"It's very common that one parent gets along better with a child than the other does," says Dr. Schatz. "But if the child knows that the parents are working together, they'll have an equal relationship."
"You're a parent first and a divorced parent second, so don't let the divorce play a significant role in your decision-making," says Clavel. "Make decisions as a mom or dad, not as a divorced mom or dad." No matter how angry or upset you may still be about the divorce, be careful what you say when small ears may be listening. You don't want to give your children the mistaken impression that they were to blame for the breakup ("If only I had cleaned up my room/gotten better grades/didn't get sick on vacation, Mom and Dad would have stayed together").
Your ex is a parent to your child as much as you are – no matter how much you disagree with him or her. When there's tension between you and your ex, you may want your child to take your side – which will put an extreme strain on his/her loyalty. It's also dangerous to speak derogatorily about your ex when your kids can hear (even if what you say is true) because that will put your children in a loyalty bind and could make them feel bad about themselves. If you tell them their father's a "no-good bum," your children may ending up thinking that they're no-good bums, too: after all, they have to have inherited something from both parents.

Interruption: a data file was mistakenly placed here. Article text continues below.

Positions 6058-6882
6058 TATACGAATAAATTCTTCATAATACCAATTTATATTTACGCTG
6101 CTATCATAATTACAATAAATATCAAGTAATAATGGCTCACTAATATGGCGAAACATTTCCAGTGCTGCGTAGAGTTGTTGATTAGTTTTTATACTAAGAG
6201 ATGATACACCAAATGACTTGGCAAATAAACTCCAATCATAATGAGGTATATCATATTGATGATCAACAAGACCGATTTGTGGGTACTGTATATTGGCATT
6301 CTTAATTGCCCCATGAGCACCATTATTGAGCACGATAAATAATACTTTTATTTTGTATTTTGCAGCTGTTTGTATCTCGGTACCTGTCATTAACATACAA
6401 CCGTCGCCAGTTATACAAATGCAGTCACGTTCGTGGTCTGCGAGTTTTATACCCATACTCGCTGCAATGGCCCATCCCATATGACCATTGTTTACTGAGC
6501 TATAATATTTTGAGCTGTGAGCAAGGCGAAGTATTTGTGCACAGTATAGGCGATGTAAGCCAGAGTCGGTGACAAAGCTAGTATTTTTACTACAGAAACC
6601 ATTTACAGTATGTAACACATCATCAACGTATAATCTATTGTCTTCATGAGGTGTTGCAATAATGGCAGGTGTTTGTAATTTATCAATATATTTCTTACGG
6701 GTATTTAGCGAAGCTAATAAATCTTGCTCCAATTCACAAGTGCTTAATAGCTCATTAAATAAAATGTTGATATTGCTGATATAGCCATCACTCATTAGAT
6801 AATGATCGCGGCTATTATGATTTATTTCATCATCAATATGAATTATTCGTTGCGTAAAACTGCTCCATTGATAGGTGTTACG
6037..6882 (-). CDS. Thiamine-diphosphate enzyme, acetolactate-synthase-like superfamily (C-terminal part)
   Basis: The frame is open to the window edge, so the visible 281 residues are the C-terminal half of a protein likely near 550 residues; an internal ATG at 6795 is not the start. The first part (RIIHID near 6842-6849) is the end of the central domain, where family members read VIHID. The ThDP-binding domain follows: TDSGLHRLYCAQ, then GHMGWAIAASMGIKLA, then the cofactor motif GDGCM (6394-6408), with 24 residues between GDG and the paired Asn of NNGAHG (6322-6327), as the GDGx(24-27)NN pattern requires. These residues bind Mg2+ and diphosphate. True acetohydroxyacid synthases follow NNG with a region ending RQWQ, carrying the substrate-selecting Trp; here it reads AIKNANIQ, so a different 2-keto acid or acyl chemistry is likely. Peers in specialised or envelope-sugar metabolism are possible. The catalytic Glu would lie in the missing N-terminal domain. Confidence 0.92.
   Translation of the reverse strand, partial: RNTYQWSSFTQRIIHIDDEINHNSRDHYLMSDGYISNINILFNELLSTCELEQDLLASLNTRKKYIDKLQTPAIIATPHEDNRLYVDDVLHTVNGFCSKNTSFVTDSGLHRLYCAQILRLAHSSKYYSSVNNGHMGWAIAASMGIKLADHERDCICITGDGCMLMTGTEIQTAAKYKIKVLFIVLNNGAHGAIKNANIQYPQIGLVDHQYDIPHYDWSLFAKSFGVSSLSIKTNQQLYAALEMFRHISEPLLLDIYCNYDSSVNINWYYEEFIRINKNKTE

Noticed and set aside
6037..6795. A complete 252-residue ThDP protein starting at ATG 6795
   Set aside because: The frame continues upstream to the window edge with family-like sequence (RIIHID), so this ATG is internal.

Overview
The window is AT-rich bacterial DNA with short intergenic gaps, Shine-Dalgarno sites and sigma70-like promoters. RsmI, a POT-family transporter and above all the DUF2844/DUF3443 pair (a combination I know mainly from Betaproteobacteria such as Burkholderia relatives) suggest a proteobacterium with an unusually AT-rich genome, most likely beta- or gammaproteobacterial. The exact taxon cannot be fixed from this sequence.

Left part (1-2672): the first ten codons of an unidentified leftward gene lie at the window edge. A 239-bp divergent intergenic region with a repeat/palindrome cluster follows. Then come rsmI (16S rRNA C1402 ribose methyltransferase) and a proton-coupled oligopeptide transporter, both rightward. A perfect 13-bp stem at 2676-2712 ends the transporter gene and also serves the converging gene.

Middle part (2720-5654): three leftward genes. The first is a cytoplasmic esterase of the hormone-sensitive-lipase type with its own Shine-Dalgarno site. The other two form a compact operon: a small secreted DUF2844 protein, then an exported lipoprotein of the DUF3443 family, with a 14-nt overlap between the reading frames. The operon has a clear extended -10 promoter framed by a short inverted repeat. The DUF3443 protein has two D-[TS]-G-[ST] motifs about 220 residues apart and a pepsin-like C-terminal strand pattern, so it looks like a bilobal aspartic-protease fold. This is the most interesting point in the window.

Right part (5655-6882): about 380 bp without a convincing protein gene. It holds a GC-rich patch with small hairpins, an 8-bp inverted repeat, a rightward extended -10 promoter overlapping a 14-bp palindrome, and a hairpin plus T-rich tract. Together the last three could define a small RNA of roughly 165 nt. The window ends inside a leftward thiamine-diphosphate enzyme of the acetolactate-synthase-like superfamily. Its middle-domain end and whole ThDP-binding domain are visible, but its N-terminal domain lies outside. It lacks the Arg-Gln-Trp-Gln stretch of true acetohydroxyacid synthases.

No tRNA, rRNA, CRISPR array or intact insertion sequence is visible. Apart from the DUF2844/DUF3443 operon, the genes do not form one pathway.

"Kids generally love both parents and want to be around them," Clavel continues. "Talking negatively about the other compounds the problem – in the long term for the child and in the short term for the targeted parent. Some adults whose parents divorced still resent it when one parent talks negatively about the other."
"One critical problem is that parents get so immersed in their own feelings of hurt and rage that the child gets forgotten," says Dr. Wittman. "When the parents live in different houses, everybody experiences anxiety. It's tragic that people are so hurt that they lose the ability to honor the other parent's role in the child's life. They're so immersed in it that the other person is viewed as an enemy or substantially flawed human being, and that puts the child in a bind. The child goes to the home of somebody who may have been defined as flawed." Your ex may no longer be your spouse, but he or she is your child's parent for life, so don't sabotage that relationship.